Intellectual Property, Unfair Competition and Publicity
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Intellectual Property, Unfair Competition and Publicity

Convergences and Development

Edited by Nari Lee, Guido Westkamp, Annette Kur and Ansgar Ohly

Dealing with rights and developments at the margin of classic intellectual property, this fascinating book explores emerging types of regulations and how existing IP regimes inform and influence the judicial and legislative creation of “substitute” IP rights.
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Chapter 10: The use of trade marks in keyword advertising: Developments in CJEU and national jurisprudence

Nicole van der Laan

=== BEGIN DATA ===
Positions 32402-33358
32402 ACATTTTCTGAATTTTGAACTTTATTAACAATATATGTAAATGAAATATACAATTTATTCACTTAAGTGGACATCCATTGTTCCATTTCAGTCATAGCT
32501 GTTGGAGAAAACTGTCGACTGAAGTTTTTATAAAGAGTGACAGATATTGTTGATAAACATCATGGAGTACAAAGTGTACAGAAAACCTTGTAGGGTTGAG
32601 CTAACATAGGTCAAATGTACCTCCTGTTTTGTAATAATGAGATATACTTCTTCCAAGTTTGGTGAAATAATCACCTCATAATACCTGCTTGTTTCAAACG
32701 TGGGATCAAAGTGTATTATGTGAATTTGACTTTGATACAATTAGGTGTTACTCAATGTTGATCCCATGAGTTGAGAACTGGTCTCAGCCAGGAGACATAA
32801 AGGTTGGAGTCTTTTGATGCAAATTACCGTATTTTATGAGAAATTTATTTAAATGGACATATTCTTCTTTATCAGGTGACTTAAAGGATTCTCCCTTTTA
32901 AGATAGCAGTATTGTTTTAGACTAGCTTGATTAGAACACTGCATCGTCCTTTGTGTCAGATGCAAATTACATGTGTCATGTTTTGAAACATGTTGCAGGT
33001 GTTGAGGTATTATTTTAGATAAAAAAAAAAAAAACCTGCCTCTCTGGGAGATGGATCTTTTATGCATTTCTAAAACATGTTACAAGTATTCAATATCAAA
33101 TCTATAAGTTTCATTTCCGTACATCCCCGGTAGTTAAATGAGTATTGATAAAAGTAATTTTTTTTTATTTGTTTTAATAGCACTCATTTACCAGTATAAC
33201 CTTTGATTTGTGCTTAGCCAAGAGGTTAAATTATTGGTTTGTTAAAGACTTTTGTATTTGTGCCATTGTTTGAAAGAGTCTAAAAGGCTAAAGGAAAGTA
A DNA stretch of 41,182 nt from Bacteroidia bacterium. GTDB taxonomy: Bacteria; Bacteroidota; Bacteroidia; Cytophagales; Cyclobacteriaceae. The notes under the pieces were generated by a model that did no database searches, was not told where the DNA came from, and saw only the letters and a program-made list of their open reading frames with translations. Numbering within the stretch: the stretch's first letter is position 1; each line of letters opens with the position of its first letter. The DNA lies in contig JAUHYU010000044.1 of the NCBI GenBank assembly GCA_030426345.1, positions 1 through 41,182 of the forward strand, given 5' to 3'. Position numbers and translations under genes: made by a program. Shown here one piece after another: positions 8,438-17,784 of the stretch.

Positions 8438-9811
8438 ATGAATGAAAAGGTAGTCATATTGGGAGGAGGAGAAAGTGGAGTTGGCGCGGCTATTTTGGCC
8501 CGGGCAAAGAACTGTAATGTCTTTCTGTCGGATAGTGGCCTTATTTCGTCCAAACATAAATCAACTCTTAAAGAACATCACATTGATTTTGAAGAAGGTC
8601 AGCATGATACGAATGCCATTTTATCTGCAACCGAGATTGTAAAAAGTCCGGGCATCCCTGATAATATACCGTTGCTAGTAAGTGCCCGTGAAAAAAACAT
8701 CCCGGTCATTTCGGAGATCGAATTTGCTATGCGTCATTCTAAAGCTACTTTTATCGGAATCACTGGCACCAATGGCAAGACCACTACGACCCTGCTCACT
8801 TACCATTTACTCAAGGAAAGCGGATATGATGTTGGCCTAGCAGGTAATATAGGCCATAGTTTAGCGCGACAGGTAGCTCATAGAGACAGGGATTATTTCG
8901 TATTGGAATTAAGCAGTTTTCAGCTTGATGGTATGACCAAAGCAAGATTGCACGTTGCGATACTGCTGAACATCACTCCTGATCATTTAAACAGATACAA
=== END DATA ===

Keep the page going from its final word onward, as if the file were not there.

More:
The use of trade marks in keyword advertising has been one of the 'hottest' issues in intellectual property law for several years. This is mostly due to the enormous economic importance of keyword advertising. However, the challenge keyword advertising poses to the application of the law has garnered attention as well. This entirely new way of using trade marks was not anticipated in the European Trade Mark Directive (TMD), nor in the Community Trade Mark Regulation (CTMR). It has provoked a discussion concerning the core concepts of trade mark law. In the early stages of the debate, the issue most vehemently discussed centered around the question whether the use of a trade mark as a keyword in search advertising constituted a 'use', 'trade mark use' or 'use as a trade mark' thereby falling within the scope of (harmonized) trade mark law, or whether the use of a trade mark as a keyword could only be legally addressed under (national) unfair competition or tort law. The practice of keyword advertising has also given rise to a fundamental discussion about the legally protected functions of a trade mark (under Art 5(1) TMD) and the extent to which interest balancing should occur within the standard trade mark infringement analysis. In its initial rulings on the matter, the Court of Justice of the European Union (hereinafter: CJEU), devised a specific test for assessing a likelihood of confusion and/or an adverse effect on the origin function of a mark.

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